Today, we get to see a monument that is on every traveller’s bucket list to India – the Taj Mahal. We leave glorious, colourful Rajasthan and head into the state of Uttar Pradesh, towards Agra, home of this monument, an ode to love, one of the wonders of the world.
But first, a stop at the red sandstone buildings of Fatehpur Sikri, another UNESCO World Heritage site, for a historic jaunt into the Mughal Empire, the best preserved Mughal Architecture in India. Entering the complex through the majestic Buland Darwaza, we have to remove our shoes as we are entering a religious complex. The large gate leads to the Jama Masjid, which is a mosque, the courtyard of which houses a tomb of a sufi saint, where people pray and make wishes.
Following on, we visit Jodhabai’s palace which has the usual Public and private audience halls, the zenana’s where the royal ladies sat and beautifully preserved gardens. Your imagination can run amock – it is quite easy to imagine what life would be like, in such a beautiful setting.
Forty minutes later after leaving Fatehpur Sikri, we arrive in Agra. Finally, the piece de resistance of the trip to India, we make our way towards the monument. My mum had been to Agra many moons ago and she told me that it was a pretty dirty city, so I wasn’t expecting much but, I am glad to say that it has begun to clean up. For one, no cars are allowed near the Taj and they have electric buses that take you from the parking lot towards the main gate. Very impressive! The entry way is flanked with vendors, selling everything Taj related from snowglobes to replicas of the monument.
We enter the complex through the great gate, or Darwaza-i-rauza as it is known, which is throbbing with tourists trying to get a picture of the monument framed by the gate.
The monument is deceptively small viewed through the gate, and it is stunning to say the least, stepping out of the gate and taking in the panoramic view of the monument with the gardens and the reflecting pool. Wow. We chose the time just before sunset to get some good light for M’s photographs, but then so did everyone else and this place is a zoo! Everyone is vying for a photograph with the monument in the background and our guide is just so fantastic, he manages to get people to move so we can get our postcard picture!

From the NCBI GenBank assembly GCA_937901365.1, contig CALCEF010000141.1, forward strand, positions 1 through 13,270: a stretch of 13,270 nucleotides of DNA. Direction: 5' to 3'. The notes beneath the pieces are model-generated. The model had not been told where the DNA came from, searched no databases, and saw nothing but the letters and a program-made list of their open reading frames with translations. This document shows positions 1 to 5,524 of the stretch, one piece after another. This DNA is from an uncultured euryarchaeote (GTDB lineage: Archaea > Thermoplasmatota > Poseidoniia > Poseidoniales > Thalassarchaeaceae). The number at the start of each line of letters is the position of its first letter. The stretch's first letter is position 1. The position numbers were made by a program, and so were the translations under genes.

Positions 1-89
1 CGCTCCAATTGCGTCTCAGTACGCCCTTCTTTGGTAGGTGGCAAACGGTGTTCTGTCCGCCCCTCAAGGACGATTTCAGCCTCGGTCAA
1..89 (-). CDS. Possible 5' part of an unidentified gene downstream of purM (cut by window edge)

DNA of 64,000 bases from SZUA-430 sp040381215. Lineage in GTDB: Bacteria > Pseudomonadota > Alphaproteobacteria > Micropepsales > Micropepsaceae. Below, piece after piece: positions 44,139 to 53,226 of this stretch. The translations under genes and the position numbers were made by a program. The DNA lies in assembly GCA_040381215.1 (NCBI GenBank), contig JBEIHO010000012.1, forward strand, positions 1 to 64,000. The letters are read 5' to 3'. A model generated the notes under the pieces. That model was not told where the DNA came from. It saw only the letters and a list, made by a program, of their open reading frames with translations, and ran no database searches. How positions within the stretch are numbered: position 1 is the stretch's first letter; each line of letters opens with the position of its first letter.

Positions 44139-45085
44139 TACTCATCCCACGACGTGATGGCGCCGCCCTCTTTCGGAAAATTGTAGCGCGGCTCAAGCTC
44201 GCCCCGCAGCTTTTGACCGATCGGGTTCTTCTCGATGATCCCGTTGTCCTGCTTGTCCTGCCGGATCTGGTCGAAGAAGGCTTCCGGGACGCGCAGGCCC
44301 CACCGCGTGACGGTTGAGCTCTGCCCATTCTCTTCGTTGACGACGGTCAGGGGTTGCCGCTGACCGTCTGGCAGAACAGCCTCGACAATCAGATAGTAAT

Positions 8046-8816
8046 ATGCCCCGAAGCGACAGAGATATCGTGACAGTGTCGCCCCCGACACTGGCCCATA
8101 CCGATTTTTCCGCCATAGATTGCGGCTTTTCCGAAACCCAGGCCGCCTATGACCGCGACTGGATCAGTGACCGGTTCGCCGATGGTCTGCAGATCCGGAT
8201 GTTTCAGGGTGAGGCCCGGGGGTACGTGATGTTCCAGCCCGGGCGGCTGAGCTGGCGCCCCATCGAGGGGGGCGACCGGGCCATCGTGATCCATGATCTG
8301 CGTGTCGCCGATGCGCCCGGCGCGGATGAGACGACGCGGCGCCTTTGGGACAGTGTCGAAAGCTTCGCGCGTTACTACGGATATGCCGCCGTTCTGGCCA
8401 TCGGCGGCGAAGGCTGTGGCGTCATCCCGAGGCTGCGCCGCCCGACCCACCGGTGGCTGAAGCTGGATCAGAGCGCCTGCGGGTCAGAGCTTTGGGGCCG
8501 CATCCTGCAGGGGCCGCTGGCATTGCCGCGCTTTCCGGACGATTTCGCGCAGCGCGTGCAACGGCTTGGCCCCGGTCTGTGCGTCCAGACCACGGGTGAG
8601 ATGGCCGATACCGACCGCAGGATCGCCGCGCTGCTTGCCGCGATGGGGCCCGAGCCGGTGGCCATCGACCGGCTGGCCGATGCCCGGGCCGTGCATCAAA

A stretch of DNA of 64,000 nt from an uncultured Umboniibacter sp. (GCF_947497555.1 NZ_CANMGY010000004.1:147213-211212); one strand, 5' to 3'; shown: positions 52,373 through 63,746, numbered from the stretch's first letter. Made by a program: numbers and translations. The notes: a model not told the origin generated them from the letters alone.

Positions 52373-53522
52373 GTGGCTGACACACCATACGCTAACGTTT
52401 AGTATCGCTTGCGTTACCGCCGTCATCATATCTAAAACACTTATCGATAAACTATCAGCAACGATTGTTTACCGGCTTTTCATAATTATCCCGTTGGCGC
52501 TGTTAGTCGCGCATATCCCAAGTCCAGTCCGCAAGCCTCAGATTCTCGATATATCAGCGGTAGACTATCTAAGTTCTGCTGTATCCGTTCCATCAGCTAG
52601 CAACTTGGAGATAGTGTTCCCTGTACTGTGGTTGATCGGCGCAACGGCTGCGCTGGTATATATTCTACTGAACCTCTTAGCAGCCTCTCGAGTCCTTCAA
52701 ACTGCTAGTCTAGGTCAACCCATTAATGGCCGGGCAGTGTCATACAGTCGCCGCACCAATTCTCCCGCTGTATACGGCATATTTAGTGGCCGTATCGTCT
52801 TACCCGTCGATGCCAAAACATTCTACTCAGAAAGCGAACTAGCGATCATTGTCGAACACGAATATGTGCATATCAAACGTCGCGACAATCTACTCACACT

I just want to soak in the atmosphere. Funnily, despite this place being a market there is an air of serenity about it too. It is serendipitous, watching the rays of sun play off the marble making it glow with a pink and yellow shimmery hue, walking around the lush, green gardens with their beautiful, colourful flower beds and listening to our guide give us the history behind the monument, and it really does deserve its title as a wonder of the world.
There are no shoes allowed on the monument because of dirt, I suppose. When mum went to the Taj she remembers walking barefoot on the hot white marble, however now you are given disposable shoes to wear over your shoes. The queue to get into the Taj snakes all the way around the monument, towards the side where the monument faces the River Yamuna. Watch out for the queue hoppers – for some, there is just no concept of a queue and waiting for your turn. We witness a man cut the queue in front of me, turn a deaf ear to our guide’s protesting, and then watch as his family joins him a few minutes later! Anyway, looking on the positive side, waiting outside the monument gives us the chance to admire the monument up close.
The entire monument is made of white marble. The outside walls are intricately decorated and inlaid with gemstones such as ruby and lapis lazuli. Some of the panels of the monument are decorated with thick, black elegant calligraphy, with verses from the Quran. The symmetry of the tomb is amazing – everything is perfect. The minarets on each corner, framing the main tomb seem to deceptively bend inwards but this is just a mirage.
Going into the tomb itself, I notice that it is quite dark and there is no artificial light – the last rays of sunshine stream in through the lattice windows. Mumtaz Mahal and Shah Jahan’s sarcophagi are in the middle of the room, hers carved with the 99 names of God on the side. We aren’t allowed to take photos and are hustled along by a guard, but human nature dictates a general lack of respect for rules and some people decide to risk the guard’s wrath and sneak in some pictures.
Once out of the tomb, we make our way to the reflection pool and try and get a picture of the Taj Mahal’s reflection.
And of course, we have the cliché shots of me “holding” the Taj, and M and I sitting on the “Lady Diana” bench in front of the monument. It just wouldn’t have been a perfect trip if we hadn’t got that shot!